Black Ice by Kerry Shawn Keys
New York. Black Spruce Press. 2020. 80 pages.
BLACK ICE IS A forceful confrontation with the elements, with the fates, with the self-deceptive possibilities of all human life. The work demystifies what we have so casually assumed, and the staggering images the poet employs make the demystification all the more intense. The poet’s free verse will not let readers rest easy: “It’s a quiet night. / A quiet night / to sit and listen / to the pain of the world,” even as “The sun sets / like some huge / carnivorous insect / going somewhere else to hunt.” Again, “Cicero is a raindrop. Babel a papermill . . . The body when it separates from the soul perishes / in a Heaven of sheep.”
The poet’s skillful use of language has devastating consequences for the assumptions upon which we commonly rely. He wounds our presuppositions, but for all its facility, an undeniable power, even beauty marks his precise usage. In his quest for existential clarity, the poet reminds us of “the blue, monotonous sky.” He acknowledges the “monster, Death” [that] drag[s] you and everything you love / like some hapless Hector / through a brutal and inconceivable dust.”
Reading Black Ice, one might be tempted to conclude the human experience may not be worth the effort, but the opposite case is equally strong. What is it worth to know the depth of our limitation and the height of our imagining? This volume of poetry seems to connect both polar extremes, bringing them full bore onto the stage of human consciousness. In this lyrical dramatization, entangled within these confrontations, readers find themselves torn between fearful vulnerability and imagined invincibility.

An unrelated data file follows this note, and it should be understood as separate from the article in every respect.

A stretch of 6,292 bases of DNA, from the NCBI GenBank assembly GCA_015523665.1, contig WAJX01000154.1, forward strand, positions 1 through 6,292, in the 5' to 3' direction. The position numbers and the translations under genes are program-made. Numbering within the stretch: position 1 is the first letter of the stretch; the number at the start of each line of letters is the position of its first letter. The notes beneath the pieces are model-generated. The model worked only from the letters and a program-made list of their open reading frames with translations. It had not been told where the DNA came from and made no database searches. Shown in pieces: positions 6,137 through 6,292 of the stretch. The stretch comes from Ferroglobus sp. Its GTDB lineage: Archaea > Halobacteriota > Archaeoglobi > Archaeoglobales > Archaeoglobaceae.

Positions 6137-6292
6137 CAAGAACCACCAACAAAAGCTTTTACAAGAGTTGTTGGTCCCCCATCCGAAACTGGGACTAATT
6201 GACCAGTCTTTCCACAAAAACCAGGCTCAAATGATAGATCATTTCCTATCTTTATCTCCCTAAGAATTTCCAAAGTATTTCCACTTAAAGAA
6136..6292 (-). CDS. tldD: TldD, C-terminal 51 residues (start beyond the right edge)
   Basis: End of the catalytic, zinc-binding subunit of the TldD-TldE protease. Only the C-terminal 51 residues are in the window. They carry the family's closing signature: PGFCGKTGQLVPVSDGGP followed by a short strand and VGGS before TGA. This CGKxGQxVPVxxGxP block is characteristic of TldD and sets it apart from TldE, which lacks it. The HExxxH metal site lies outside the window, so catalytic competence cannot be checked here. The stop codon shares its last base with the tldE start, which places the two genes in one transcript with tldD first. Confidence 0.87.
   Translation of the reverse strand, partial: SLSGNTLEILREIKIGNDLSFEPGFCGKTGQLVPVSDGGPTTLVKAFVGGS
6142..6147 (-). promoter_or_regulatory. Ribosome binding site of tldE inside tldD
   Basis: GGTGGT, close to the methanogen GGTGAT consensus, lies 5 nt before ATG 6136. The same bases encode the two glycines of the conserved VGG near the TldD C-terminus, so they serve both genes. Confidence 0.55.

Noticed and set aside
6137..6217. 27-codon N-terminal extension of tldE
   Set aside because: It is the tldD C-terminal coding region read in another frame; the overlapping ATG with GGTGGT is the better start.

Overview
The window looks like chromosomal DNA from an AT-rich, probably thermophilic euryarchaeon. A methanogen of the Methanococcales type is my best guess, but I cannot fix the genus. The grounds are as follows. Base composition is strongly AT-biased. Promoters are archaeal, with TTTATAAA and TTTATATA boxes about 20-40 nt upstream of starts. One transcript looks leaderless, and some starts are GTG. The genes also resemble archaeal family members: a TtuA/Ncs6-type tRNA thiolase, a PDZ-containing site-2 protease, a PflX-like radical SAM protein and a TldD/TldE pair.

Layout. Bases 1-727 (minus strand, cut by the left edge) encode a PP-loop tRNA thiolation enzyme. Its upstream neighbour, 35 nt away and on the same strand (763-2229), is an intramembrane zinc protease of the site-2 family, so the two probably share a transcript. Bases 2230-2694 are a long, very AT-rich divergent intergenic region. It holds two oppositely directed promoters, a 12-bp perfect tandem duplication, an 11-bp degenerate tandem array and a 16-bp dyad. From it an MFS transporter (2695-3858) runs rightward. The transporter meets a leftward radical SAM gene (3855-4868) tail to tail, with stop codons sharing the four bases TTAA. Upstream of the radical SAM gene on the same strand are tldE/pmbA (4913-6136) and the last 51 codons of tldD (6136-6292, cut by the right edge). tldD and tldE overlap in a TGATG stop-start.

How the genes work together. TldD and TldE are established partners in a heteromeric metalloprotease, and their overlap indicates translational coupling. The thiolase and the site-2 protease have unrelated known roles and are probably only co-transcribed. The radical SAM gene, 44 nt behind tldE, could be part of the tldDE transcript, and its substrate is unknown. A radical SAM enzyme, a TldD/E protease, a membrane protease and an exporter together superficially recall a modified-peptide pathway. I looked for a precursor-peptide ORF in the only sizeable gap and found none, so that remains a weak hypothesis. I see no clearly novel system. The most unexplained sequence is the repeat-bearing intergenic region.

A more truthful conclusion, somewhere in the balance, is left for readers to contemplate, to navigate. Some irksome writers deconstruct all meaning out of our received experience, then blithely tell us to appreciate the beauty of the process. Unlike those, in Black Ice, Keys confronts mortality, with its meaningful possibilities and its meaningless absurdity, but respects his readers to draw conclusions. His lyrics, therefore, offer a satisfying artistic experience.
East Central University